A complex legislative framework currently exists for gaining access to patient information in these circumstances. The duty of confidentiality in section 142 of the Hospital and Health Boards Act prohibits designated persons from disclosing patient information to another person, except in prescribed circumstances. The circumstances currently prescribed under part 7 do not specifically include disclosing patient information for research purposes.
Under the current framework, researchers may apply to Queensland Health under chapter 6, part 4 of the Public Health Act for approval to obtain a patient’s confidential information. Section 281 of the Public Health Act provides that the chief executive may give health information held by a health agency despite any other provisions dealing with confidentiality, including section 142 of the Hospital and Health Boards Act. A person is required to apply in writing to the chief executive under section 282 to obtain health information for research conducted by them or an entity of which they are a member, with a range of particulars required to be included in the application. The chief executive can also require further information or documentation to support the application under section 283. The chief executive may only grant the application if satisfied that the giving of the information is in the public interest having regard to, among other things, the privacy of individuals to whom the health information relates, and the identification of any person by the information is necessary for the research.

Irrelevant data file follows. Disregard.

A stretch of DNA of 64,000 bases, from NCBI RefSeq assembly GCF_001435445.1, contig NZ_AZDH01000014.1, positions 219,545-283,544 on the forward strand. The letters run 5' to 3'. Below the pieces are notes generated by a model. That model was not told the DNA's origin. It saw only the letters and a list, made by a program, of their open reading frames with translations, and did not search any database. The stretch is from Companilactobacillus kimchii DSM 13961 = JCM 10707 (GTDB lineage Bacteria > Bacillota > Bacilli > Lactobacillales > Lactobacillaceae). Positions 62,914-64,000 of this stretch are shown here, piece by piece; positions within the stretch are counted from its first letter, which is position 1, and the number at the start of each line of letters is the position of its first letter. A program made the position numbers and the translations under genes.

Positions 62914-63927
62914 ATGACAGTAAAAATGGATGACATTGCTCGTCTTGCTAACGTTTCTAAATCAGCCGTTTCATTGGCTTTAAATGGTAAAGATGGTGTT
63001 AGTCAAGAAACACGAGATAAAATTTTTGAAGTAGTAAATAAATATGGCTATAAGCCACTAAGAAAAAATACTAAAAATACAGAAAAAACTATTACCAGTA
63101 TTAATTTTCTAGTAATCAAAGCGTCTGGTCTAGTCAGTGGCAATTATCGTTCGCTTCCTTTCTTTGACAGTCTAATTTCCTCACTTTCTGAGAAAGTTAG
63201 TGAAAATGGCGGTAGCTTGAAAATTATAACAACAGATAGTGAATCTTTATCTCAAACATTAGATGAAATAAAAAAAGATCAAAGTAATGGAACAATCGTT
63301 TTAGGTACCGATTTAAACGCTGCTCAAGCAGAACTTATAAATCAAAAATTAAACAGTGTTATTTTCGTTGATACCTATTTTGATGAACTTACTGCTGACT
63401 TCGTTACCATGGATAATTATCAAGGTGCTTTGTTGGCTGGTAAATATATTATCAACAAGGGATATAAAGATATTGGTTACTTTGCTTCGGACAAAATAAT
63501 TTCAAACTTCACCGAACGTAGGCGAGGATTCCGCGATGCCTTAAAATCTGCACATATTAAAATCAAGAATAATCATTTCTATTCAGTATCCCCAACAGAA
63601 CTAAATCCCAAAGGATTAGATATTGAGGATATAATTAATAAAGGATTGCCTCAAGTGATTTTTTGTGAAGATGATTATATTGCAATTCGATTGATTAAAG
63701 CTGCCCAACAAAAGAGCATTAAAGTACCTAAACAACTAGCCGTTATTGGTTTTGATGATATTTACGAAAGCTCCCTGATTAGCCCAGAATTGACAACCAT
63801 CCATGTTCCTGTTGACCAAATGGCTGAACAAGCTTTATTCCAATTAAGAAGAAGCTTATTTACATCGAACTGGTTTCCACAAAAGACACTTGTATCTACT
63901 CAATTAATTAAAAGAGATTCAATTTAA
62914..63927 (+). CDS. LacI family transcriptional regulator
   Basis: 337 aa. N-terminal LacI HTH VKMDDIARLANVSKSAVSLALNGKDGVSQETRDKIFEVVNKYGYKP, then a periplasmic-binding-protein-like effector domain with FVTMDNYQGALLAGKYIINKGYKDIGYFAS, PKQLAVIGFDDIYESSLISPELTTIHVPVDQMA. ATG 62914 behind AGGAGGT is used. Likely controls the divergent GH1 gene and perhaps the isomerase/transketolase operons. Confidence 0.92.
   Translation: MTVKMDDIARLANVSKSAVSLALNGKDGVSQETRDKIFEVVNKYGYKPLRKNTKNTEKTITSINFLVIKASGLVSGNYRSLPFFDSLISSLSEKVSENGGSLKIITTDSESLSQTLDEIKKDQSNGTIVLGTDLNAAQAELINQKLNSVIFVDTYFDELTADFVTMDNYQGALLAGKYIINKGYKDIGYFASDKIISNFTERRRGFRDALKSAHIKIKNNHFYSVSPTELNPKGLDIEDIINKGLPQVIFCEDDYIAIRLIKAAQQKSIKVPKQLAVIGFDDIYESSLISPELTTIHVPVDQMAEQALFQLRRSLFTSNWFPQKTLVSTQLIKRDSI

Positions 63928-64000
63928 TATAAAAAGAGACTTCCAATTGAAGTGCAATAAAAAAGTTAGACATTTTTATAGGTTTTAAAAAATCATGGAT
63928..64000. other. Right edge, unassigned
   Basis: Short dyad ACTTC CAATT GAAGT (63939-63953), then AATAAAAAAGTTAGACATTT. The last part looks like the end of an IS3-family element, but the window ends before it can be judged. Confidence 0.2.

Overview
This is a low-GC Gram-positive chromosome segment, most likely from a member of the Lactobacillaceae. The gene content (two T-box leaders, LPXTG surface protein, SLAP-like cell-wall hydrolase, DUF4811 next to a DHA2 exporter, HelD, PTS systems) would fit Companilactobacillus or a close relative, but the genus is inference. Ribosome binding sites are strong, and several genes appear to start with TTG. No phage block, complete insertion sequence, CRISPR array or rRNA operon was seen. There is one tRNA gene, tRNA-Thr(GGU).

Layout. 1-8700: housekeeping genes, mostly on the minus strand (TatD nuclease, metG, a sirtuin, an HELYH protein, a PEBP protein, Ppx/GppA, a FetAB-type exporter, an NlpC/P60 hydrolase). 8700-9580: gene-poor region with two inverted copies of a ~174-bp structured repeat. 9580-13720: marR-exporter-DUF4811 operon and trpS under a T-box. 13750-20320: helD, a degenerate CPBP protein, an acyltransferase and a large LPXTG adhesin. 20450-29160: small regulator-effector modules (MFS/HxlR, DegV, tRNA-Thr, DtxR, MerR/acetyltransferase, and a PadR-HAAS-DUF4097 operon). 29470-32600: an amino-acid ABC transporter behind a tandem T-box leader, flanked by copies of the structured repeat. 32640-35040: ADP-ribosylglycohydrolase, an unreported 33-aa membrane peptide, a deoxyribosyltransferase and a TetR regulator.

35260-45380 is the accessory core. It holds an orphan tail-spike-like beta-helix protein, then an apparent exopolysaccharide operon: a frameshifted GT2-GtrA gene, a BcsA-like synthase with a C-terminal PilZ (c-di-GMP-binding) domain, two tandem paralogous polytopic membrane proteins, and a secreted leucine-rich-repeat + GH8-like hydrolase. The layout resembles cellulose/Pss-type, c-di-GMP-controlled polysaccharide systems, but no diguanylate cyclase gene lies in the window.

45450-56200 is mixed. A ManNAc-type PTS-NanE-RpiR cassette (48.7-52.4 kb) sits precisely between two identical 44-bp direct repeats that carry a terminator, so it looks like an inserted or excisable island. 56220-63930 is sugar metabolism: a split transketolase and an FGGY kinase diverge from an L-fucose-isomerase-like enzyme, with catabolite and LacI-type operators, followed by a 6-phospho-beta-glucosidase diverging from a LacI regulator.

This application process is an unnecessary burden in instances where a patient is unable to provide consent for researchers to access their information but the research project has met a number of other requirements, including that:
- the research has ethics approval
- commencement of the project has been authorised by the relevant chief executive in accordance with administrative requirements within Queensland Health, and
- the patient’s participation in the research has been approved under a substitute decision-making framework.
The Australian Medical Association Queensland has raised concerns that the Public Health Act application process may delay or temporarily suspend research projects.
The Bill amends the Hospital and Health Boards Act to enable more efficient disclosure of patient information for research purposes. The amendments remove the need for researchers to undertake the Public Health Act application process to obtain a patient’s confidential information in the above circumstances, while ensuring other appropriate approvals and authorisations in relation to the research have been obtained.
Public Health Act 2005
Deceased patient data
Researchers seek access to historical patient information, including information relating to deceased patients for research purposes including, for example, studies requiring information relating to factors contributing to causes of death. Section 142(3) of the Hospital and Health Boards Act provides that the duty of confidentiality in relation to patient information applies even if the patient is deceased.
The definition of health information held by a health agency under the Public Health Act, however, does not clearly relate to both living and deceased patients as it refers to ‘a person’. Person is defined in the Acts Interpretation Act 1954 to include an individual and a corporation, with an individual defined to mean a natural person. The term natural person is generally understood to relate only to living persons. As a result, it is unclear whether a researcher is able to obtain information relating to deceased patients through the Public Health Act application process outlined above.
The Bill makes a minor amendment to the Public Health Act to clarify that the definition of health information held by a health agency includes the information of both living and deceased persons. This supports the above amendment to the Hospital and Health Boards Act to enable more efficient disclosure of patient information for research purposes.